# how to compute running correlation coefficient

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Kathleen am 3 Apr. 2015
Beantwortet: David J. Mack am 21 Dez. 2017
Hi, I'd like to calculate a 'running' correlation coefficient of two variables. t seems that my problem is that the corrcoef(x,y) function writes a (2,2)-Matrix but I only wanna save the actual coefficient, i.e. (1,2) or (2,1), into my resuls. How can I do this? Any help is very much appreciated! > > > I've tried the following:
Here some fake data:
x = [1 3 4 8 9 12 13 14 40 30];
y = [2 3 4 7 8 9 13 14 41 32];
window=2; % window size for the correlation coefficient
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### Antworten (3)

David J. Mack am 21 Dez. 2017
And again... Have a look at MOVCORR
Greetings, David
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the cyclist am 3 Apr. 2015
If you have the Statistics Toolbox, you can use the function corr, which will only return the single value of the correlation.
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Kathleen am 3 Apr. 2015
Thanks for your reply and help. But the syntax corr cannot be used to facilitate this.

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Roger Stafford am 3 Apr. 2015
Bearbeitet: Roger Stafford am 3 Apr. 2015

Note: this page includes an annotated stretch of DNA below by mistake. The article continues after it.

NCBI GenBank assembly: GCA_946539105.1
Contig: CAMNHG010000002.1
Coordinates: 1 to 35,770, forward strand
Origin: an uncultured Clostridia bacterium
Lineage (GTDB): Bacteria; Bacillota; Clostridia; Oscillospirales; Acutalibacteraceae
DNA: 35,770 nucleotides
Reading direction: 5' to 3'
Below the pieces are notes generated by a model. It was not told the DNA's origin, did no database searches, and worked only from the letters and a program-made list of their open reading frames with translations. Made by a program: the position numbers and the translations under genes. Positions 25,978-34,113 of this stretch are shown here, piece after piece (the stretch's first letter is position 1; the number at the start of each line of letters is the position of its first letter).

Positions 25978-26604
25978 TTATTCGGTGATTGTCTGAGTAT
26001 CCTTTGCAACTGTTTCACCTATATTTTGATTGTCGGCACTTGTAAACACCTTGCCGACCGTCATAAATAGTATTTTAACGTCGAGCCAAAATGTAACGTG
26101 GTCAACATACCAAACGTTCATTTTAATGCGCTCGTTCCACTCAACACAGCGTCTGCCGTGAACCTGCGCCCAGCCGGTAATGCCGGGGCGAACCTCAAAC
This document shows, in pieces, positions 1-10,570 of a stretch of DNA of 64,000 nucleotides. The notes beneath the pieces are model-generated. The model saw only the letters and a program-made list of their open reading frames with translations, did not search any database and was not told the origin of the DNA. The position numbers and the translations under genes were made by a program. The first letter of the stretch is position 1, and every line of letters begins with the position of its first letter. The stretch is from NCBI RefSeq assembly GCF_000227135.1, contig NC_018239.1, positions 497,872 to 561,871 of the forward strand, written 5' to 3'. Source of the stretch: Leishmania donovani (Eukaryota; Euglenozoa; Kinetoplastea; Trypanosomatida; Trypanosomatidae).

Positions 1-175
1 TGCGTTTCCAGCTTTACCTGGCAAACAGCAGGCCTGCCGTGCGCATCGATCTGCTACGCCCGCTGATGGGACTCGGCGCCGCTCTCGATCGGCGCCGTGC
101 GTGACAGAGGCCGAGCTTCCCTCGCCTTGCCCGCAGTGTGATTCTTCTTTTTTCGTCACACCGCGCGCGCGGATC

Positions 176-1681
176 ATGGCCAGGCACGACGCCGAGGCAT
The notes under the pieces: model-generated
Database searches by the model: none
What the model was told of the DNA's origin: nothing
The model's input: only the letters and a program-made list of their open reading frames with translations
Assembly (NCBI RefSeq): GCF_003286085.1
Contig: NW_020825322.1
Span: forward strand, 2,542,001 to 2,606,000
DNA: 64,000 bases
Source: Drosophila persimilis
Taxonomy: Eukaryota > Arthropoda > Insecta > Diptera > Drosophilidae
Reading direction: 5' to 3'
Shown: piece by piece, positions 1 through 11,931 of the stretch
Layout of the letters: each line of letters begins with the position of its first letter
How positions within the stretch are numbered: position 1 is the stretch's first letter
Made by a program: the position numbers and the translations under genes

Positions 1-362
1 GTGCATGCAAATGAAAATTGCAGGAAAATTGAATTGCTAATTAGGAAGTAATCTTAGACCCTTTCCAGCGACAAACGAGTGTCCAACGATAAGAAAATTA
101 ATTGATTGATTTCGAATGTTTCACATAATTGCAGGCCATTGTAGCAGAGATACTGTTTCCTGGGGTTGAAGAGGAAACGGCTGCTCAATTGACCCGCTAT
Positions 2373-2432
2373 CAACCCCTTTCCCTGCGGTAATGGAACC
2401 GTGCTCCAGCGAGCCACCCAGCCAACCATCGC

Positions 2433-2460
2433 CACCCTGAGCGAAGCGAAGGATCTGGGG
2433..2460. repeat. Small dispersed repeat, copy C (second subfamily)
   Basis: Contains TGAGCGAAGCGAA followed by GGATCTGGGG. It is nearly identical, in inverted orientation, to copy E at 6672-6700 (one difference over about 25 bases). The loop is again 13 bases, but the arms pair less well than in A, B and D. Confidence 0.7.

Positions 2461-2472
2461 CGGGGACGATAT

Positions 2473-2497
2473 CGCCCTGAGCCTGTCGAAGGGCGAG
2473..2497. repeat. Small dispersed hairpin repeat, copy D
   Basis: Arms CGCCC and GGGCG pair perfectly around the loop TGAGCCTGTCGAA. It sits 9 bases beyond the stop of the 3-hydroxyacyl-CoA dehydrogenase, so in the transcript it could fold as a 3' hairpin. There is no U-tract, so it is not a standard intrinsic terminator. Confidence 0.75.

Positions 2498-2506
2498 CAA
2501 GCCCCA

By "running correlation coefficient" I assume you mean you want the correlation computed for each possible length of x and y from 1:1, 1:2, ..., 1:N for some large maximum number N. If N is very large it becomes inefficient to repeatedly compute using 'corrcoef'. Fortunately it is possible to express the correlation in terms of five running sums which can greatly reduce the total computation required. You can see this form in the Wikipedia site
http://en.wikipedia.org/wiki/Correlation_and_dependence
near the end of the first section.
The following code carries out that computation in terms of the Wikipedia formula.
sx = x(1); sy = y(1);
sx2 = x(1)^2; sxy = x(1)*y(1); sy2 = y(1)^2;
c(1) = 1; % Avoid a NaN on the first step
for n = 2:N
sx = sx + x(n);
sy = sy + y(n);
sx2 = sx2 + x(n)^2;
sxy = sxy + x(n)*y(n);
sy2 = sy2 + y(n)^2;
c(n) = (n*sxy-sx*sy)/sqrt((n*sx2-sx^2)*(n*sy2-sy^2));
end
Note that for each step in the loop there are only about twenty operations performed for updating the correlation value c(n), whereas with a large value for N, each step would involve some multiple of n of such operations.
You should not necessarily take the above code literally, but its method may serve to give you a procedure for performing the computation more efficiently for your "running" type situation.
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Roger Stafford am 3 Apr. 2015
Just change the way the five "running" sums are generated.
t = 10; % <-- You choose the width of the window
sx = cumsum(x); sx = sx(t+1;end)-sx(1:end-t);
sy = cumsum(y); sy = sy(t+1;end)-sy(1:end-t);
sx2 = cumsum(x.^2); sx2 = sx2(t+1;end)-sx2(1:end-t);
sxy = cumsum(x.*y); sxy = sxy(t+1;end)-sxy(1:end-t);
sy2 = cumsum(y.^2); sy2 = sy2(t+1;end)-sy2(1:end-t);
c = (t*sxy-sx.*sy)./sqrt((t*sx2-sx.^2).*(t*sy2-sy.^2));

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